Legal Issues for Biomass Thermal Offtake Contracts

Originally published in Biomass Magazine, February 6, 2015

Biomass thermal projects are becoming increasingly popular and it is important to make sure that they are done correctly. Project financiers, be they equity partners or bankers, will require carefully thought-out contracts that will enable the project to get paid and address potential problems. One of the most important components of the contract is the offtake agreement. They establish how much the project will get paid, what factors could impact those payments and more.

Most offtake agreements are long-term contracts, often matching the length of any debt term, in order to ensure that there will be revenue available to pay the debt service and usually include renewals. They are binding upon signing, but often include early termination provisions to allow either party to get out of the deal, such as allowing the seller (project owner) to terminate if they cannot arrange financing for the project.

Along those same lines, the agreements usually include conditions precedent, or events that have to take place before either party is obligated to perform. Common conditions include final granting of permits, feedstock agreements, and financing for the seller and any regulatory approvals for the buyer.

Milestones are an important part of any project development and are often part of an offtake agreement, mostly because the buyer may be relying on the project to come online at a certain time in order to meet their own requirements. Often, there are penalties for missing milestones, though a seller should negotiate that penalties be waived if the project comes online by the commercial operation date.

The commercial operation date (COD) is the date when the plant is capable of delivering the thermal energy to the buyer. The COD is a critical piece of the agreement and the seller will face significant penalties if the project is not operational by the COD. Determining the right criteria for the COD is important to all parties to the project.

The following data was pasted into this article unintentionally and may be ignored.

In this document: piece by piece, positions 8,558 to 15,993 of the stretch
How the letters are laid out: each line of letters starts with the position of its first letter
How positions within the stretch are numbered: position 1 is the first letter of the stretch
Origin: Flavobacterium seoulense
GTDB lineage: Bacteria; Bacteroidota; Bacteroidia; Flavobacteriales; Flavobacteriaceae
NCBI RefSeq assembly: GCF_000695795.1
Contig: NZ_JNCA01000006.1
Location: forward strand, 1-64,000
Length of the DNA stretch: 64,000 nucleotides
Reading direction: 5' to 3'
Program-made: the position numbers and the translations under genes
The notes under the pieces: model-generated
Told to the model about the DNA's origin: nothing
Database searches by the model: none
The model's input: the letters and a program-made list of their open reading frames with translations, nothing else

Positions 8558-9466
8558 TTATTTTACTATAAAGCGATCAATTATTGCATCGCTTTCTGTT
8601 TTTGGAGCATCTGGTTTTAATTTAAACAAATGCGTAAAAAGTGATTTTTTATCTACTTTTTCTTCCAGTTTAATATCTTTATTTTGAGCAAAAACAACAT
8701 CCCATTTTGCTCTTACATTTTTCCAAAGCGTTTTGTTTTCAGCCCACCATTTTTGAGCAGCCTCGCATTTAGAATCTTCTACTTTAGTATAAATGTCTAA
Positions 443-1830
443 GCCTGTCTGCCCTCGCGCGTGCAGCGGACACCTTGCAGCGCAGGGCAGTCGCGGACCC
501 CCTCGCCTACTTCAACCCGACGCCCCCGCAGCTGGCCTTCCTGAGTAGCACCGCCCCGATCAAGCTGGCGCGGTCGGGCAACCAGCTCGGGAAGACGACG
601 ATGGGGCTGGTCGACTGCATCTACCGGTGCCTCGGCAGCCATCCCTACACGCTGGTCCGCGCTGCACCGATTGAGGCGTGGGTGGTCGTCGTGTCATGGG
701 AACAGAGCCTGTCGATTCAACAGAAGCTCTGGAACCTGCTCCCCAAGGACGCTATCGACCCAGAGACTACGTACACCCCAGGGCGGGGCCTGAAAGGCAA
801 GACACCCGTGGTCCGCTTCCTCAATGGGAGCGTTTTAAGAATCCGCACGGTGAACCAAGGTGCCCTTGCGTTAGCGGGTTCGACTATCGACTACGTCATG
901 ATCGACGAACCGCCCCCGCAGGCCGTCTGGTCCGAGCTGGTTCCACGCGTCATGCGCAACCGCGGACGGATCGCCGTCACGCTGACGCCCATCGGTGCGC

Before the plant is in commercial operation, issues of the delivery of the thermal energy, such as when and where does the ownership of the thermal energy transfer from the seller to the buyer must be answered. Much of that depends on how the thermal energy is delivered to the buyer, such as colocation, district energy or steam pipelines, but sellers will generally want the transfer, and thus the sale, to occur once the thermal energy leaves its plant.

Pricing is one of the most important aspects of a thermal energy project and pricing will generally be based on equivalent thermal energy costs, plus any premium for “green” thermal energy. Pricing is either fixed, with escalators, or based on market indexes. It is critical for the seller to have a complete understanding of their costs before agreeing to final pricing. Financing parties will be sure to run the numbers. It may help to think of it as a financial mass balance.

Curtailment is one of the issues the financiers dislike, but is usually a part of an offtake. Curtailment means that in certain circumstances the buyer has the right to refuse delivery of the thermal energy. In these cases, sellers want the buyer to continue to pay the regular price and count the curtailed thermal energy towards their requirement. Buyers understandably want to minimize paying for thermal energy they are not using and the parties usually reach a compromise, which could include capping the payments, having the energy count towards the requirement or other options.

Tax credits and renewable energy credits, where and when available, can be significant factors in the viability of a thermal energy project. Determining who gets the credits and how they can impact the bottom line pricing for the thermal energy is critical.

Performance guarantees are usually required by the buyer and normally amount to the seller guaranteeing that it will deliver a certain minimum amount of thermal energy to a buyer each year. Unexcused failures to deliver result in significant penalties or even rights to terminate. Sellers need to be sure that their construction and technology partners are able to build the plant to meet these guarantees. Financing partners will closely scrutinize performance guarantees and may require independent financial support such as credit enhancements in the form of standby letters of credit. Connected to performance guarantees, the parties will try to limit their liability to damages from a breach while at the same time maximizing the liability of the other party.

Thermal energy offtake agreements are complex legal documents that also need to be drafted in the context of the entire project. Take care, plan early and consult experienced advisors before getting started.